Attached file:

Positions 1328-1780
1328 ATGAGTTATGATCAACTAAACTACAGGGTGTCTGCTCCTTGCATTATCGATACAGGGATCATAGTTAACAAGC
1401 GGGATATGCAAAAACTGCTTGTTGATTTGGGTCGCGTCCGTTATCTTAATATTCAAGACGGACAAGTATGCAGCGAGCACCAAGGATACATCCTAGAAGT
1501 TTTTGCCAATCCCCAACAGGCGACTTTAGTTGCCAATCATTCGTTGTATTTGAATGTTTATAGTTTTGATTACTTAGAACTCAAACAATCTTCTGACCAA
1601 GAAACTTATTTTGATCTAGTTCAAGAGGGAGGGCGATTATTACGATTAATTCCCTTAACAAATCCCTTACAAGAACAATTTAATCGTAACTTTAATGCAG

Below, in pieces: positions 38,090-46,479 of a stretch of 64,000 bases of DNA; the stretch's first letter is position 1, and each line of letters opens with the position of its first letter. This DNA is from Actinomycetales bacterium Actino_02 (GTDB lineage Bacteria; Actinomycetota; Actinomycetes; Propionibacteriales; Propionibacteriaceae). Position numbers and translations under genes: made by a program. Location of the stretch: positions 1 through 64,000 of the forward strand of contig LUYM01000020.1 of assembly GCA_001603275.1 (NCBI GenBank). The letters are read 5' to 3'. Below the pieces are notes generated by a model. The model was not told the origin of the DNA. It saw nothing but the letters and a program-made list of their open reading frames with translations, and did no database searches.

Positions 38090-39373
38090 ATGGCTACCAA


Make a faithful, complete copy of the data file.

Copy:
Positions 1328-1780
1328 ATGAGTTATGATCAACTAAACTACAGGGTGTCTGCTCCTTGCATTATCGATACAGGGATCATAGTTAACAAGC
1401 GGGATATGCAAAAACTGCTTGTTGATTTGGGTCGCGTCCGTTATCTTAATATTCAAGACGGACAAGTATGCAGCGAGCACCAAGGATACATCCTAGAAGT
1501 TTTTGCCAATCCCCAACAGGCGACTTTAGTTGCCAATCATTCGTTGTATTTGAATGTTTATAGTTTTGATTACTTAGAACTCAAACAATCTTCTGACCAA
1601 GAAACTTATTTTGATCTAGTTCAAGAGGGAGGGCGATTATTACGATTAATTCCCTTAACAAATCCCTTACAAGAACAATTTAATCGTAACTTTAATGCAG

Below, in pieces: positions 38,090-46,479 of a stretch of 64,000 bases of DNA; the stretch's first letter is position 1, and each line of letters opens with the position of its first letter. This DNA is from Actinomycetales bacterium Actino_02 (GTDB lineage Bacteria; Actinomycetota; Actinomycetes; Propionibacteriales; Propionibacteriaceae). Position numbers and translations under genes: made by a program. Location of the stretch: positions 1 through 64,000 of the forward strand of contig LUYM01000020.1 of assembly GCA_001603275.1 (NCBI GenBank). The letters are read 5' to 3'. Below the pieces are notes generated by a model. The model was not told the origin of the DNA. It saw nothing but the letters and a program-made list of their open reading frames with translations, and did no database searches.

Positions 38090-39373
38090 ATGGCTACCAA